Yes, of course it is personally identifying information. It provides identifying information about a person, so why on earth might it be considered otherwise?
Consider a shopkeeper in a small town saying "I think I shall invest in [very unpopular company] when I get home tonight." His customer says "if you do, I will never shop here again!" That night, the customer sees that another investor appears on the company's map for that zipcode.
Would you consider it unreasonable of the customer to stop shopping at that store? Would you consider it unreasonable of others, on hearing this tale, to also stop shopping there? Remember, small town, there probably weren't any investors at all from there before.
Would you consider it reasonable of the shopkeeper to then sue the company for leaking his private investment information and hence causing damage to his business?
So the potential number of zipcodes where the combination of [is a user of that webside's service] and [lives in that zipcode] and [when they started investing] will be uniquely identifying is obviously pretty huge.
But it's worse than that.
The following zipcodes have a population of exactly one person: 05141, 67843, 88264, 98222, 99790. There are over a hundred zipcodes with populations under 10. 11109 has an area of just two city blocks. If you live in 38639 you are also black. If you live in 02562 you are white (better than 99% probability for both). If you live in Beverly Hills 90210, you are rich and everyone knows it. If you live in 90209, you are still rich, but likely have a chip on your shoulder about your zipcode being less famous.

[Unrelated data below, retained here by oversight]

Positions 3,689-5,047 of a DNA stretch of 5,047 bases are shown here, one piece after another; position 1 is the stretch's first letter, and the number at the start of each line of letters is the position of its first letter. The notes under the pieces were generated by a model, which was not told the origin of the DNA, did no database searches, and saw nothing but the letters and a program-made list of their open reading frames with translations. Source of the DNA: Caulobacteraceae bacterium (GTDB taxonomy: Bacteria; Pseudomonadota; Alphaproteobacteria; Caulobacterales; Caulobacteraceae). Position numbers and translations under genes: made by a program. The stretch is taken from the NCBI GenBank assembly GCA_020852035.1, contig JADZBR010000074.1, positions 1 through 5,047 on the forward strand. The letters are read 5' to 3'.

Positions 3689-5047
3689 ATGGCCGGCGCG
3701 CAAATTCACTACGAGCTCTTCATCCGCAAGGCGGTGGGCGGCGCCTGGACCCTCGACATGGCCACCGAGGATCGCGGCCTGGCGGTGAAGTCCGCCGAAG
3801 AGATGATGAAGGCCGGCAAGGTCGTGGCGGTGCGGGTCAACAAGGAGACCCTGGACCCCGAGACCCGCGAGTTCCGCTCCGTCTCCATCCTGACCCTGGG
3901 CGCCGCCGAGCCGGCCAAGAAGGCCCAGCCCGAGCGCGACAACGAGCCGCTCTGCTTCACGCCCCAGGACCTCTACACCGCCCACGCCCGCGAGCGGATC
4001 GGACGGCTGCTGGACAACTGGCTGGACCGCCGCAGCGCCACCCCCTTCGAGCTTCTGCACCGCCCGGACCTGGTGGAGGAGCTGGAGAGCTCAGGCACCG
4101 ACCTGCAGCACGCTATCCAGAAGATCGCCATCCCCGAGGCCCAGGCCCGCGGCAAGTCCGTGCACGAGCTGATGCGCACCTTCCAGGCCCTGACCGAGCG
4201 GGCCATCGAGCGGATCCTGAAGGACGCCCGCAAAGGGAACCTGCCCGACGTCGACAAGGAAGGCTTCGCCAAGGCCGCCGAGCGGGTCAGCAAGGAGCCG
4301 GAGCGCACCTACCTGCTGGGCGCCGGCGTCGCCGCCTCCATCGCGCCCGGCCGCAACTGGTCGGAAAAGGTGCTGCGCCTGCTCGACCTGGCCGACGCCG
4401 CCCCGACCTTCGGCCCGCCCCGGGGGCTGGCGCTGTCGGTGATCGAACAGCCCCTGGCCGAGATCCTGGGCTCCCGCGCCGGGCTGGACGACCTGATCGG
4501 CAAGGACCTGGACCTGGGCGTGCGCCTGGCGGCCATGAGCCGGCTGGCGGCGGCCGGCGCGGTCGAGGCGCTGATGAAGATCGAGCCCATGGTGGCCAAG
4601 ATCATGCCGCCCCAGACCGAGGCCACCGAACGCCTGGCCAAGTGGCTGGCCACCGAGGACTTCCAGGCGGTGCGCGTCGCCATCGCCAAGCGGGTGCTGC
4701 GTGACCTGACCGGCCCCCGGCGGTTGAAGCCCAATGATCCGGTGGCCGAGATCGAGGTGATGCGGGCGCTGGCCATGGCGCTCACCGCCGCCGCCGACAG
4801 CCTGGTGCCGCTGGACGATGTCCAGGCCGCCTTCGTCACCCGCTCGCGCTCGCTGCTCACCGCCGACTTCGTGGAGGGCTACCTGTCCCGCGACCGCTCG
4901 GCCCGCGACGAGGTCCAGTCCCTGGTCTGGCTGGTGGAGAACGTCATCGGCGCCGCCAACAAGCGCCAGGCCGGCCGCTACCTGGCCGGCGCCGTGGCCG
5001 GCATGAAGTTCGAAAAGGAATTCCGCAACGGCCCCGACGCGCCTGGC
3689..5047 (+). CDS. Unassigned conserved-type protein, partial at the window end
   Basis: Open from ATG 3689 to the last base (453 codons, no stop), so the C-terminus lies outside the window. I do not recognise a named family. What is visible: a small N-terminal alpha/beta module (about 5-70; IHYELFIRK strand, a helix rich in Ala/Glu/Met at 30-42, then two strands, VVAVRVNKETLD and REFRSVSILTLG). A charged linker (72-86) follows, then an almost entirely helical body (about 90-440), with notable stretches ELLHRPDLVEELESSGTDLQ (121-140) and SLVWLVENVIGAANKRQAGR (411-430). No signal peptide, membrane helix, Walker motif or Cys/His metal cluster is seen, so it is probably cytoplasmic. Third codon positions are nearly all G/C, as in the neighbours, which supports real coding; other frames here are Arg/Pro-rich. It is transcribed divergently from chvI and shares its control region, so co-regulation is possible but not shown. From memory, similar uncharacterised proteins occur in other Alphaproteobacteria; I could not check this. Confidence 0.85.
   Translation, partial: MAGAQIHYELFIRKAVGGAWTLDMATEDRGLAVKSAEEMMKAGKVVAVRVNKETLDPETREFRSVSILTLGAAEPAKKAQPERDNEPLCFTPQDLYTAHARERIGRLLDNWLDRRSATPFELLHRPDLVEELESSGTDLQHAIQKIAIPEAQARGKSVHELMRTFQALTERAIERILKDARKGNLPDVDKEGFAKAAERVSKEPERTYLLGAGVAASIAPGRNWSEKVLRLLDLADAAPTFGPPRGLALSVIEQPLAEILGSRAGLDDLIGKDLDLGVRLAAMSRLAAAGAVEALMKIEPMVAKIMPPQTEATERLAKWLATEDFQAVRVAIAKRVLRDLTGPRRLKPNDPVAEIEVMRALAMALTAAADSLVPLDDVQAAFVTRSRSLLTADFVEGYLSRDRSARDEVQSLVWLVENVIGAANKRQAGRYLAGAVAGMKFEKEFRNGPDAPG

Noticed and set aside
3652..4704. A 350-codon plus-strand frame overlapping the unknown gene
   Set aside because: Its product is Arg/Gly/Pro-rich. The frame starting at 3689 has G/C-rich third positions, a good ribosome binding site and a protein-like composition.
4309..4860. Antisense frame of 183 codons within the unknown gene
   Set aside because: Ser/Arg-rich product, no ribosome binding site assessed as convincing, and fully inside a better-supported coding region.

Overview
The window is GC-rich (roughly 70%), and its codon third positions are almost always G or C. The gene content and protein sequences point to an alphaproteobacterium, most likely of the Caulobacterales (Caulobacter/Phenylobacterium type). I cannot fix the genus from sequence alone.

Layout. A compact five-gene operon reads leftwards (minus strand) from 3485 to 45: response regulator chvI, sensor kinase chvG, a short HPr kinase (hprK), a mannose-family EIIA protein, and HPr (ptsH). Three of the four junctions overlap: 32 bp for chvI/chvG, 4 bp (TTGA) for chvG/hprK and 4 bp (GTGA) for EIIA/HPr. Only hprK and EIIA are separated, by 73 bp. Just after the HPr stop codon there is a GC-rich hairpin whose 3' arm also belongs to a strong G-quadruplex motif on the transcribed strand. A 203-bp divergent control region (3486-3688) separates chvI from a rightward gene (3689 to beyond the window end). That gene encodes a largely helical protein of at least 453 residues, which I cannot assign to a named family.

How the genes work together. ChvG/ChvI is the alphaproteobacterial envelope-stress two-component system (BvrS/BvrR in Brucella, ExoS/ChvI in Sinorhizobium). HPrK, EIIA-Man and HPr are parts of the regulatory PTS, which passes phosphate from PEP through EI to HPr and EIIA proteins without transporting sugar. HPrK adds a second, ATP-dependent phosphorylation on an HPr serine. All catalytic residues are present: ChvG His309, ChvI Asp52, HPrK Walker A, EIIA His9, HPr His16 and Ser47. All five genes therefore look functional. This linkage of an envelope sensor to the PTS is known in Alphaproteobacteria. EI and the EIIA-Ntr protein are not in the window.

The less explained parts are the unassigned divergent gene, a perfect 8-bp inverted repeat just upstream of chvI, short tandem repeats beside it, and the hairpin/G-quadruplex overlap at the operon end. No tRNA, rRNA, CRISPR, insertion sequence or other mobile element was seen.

There are a little under 8 billion of us. That means that we need only "33 bits of entropy" -- that is, 33 yes/no questions which slice the population roughly in half, like "are you male", "do you live outside China/India", etc -- to identify any individual. A zipcode provides between 16 bits of information (the two most populous zipcodes have over 110,000 people in) and the full 33 (those 6 zipcodes above). That is to say, a zipcode alone is at least half the information needed to uniquely identify anybody.
[Edit: and of course, in the US, businesses are persons. Many, MANY companies with a technical population of zero have their own zipcodes. If that company invests in another company, they may well NOT like that information being put up publicly.]
[Edit2: Zip codes are explicitly called out as PII by Massachusetts (https://casetext.com/case/tyler-v-michaels-stores) and California (http://scocal.stanford.edu/opinion/pineda-v-williams-sonoma-33947).]